Become One With God

12.25.17  Christmas Mass at Dawn
1st Reading  Isaiah  62: 11 – 12
Letter of St. Paul to Titus  3:  4 – 7
Gospel – Luke  2:  15 – 20

When the angels went away from them to heaven, the shepherds said to one another, “Let us go, then, to Bethlehem to see this thing that has taken place, which the Lord has made known to us.”  So they went in haste and found Mary and Joseph, and the infant lying in the manger.  When they saw this, they made known the message that had been told them about this child.  All who heard it were amazed by what had been told them by the shepherds. And Mary kept all these things, reflecting on them in her heart.  Then the shepherds returned, glorifying and praising God for all they had heard and seen, just as it had been told to them.    The Gospel of the Lord.


Homily:  Fr. Mike Murphy                         Become One With God

The first reading from the ‘Mass During the Day’ on Christmas is from the prophet Isaiah: “How beautiful on the mountains are the feet of him who brings glad tidings, announcing peace, bearing good news, announcing salvation.” (Is.52:7) The words of the prophet speak of the mission of the Messiah: †Jesus has brought salvation to the world.  Yet, as God is speaking of the beautiful feet of the Son who will walk among us, for so many people thoughts of this night are more about the gifts they will receive.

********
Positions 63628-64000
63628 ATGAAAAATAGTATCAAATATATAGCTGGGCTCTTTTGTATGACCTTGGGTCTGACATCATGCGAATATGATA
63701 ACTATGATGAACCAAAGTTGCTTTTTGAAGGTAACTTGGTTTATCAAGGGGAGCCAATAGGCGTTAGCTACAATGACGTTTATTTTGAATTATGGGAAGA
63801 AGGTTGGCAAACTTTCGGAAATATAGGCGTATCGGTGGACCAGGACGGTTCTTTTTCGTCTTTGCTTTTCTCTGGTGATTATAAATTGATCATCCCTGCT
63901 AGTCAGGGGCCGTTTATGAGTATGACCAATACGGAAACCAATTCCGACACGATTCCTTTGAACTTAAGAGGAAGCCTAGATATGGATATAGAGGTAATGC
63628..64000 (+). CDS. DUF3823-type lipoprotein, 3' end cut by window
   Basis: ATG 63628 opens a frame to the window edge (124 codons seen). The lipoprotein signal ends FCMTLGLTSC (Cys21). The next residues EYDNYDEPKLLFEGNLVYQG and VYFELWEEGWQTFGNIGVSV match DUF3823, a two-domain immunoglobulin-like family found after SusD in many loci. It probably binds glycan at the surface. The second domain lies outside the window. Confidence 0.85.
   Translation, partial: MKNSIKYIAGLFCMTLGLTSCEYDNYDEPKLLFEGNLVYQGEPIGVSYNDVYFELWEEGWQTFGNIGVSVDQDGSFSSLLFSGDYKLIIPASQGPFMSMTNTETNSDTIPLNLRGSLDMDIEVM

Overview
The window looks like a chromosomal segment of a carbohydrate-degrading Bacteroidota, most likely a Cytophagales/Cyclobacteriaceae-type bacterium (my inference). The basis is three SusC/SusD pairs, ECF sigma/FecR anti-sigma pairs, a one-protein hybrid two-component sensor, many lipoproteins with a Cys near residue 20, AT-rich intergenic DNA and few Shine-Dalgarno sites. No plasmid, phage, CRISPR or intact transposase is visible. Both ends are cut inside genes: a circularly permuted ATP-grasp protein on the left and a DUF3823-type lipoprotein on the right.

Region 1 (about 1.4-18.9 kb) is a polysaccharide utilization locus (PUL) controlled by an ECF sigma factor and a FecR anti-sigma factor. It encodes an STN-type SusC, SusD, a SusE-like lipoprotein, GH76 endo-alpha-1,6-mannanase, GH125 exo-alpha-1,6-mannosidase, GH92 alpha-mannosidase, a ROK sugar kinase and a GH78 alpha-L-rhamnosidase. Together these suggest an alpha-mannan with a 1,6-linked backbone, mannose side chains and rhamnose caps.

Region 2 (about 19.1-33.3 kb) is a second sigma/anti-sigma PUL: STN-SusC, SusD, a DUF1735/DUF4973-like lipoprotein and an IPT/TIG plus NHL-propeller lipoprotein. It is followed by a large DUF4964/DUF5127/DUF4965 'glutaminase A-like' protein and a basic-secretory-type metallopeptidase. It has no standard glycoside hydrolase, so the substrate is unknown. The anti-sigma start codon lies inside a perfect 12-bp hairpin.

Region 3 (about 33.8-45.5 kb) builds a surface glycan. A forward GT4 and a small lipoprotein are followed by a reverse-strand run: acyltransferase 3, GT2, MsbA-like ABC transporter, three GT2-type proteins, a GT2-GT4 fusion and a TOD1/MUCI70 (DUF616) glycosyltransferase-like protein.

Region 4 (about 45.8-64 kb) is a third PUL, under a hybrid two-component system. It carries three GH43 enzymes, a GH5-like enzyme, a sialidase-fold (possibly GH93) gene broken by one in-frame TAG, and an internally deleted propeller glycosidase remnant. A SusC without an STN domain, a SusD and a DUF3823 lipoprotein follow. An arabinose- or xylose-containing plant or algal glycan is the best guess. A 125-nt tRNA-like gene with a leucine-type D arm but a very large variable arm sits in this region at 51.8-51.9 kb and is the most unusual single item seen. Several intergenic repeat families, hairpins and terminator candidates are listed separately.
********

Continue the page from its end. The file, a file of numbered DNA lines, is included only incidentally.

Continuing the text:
A recent study pointed out that only 57% of Americans believe in a religious meaning of Christmas.  It seems that the gift-giving Magi have become more essential to the meaning of Christmas than the birth of the Savior of the world.  Christmas is more than gifts; more than warm feelings as we think about “a child wrapped in swaddling clothes lying in a manger” (Luke 2:12) as we see in the Nativity scenes in our homes.

Pope Francis reminds us: “There is a straight line between the manger and the cross where Jesus will become ‘bread that is broken.’” (25 December 2016)  (“De este modo hay una línea directa que une el pesebre y la cruz donde Jesús será pan partido”) (25 Dec. 2016).  Have you ever thought about the connection between the manger in Bethlehem and the cross on Calvary? The infant image in the Nativity scene in our homes is the same person we venerate on the cross on Good Friday.

The shepherds keeping the night watch over their flocks” in Bethlehem remind us of the Good Shepherd keeping watch with His disciples that night in the Garden of Gethsemane.

The heavenly hosts of angels sang to the shepherds: “Glory in the Highest” (Lk.2:14).  In the Letters of St. Paul, we are taught: the way to glory in the kingdom is the way of the Cross.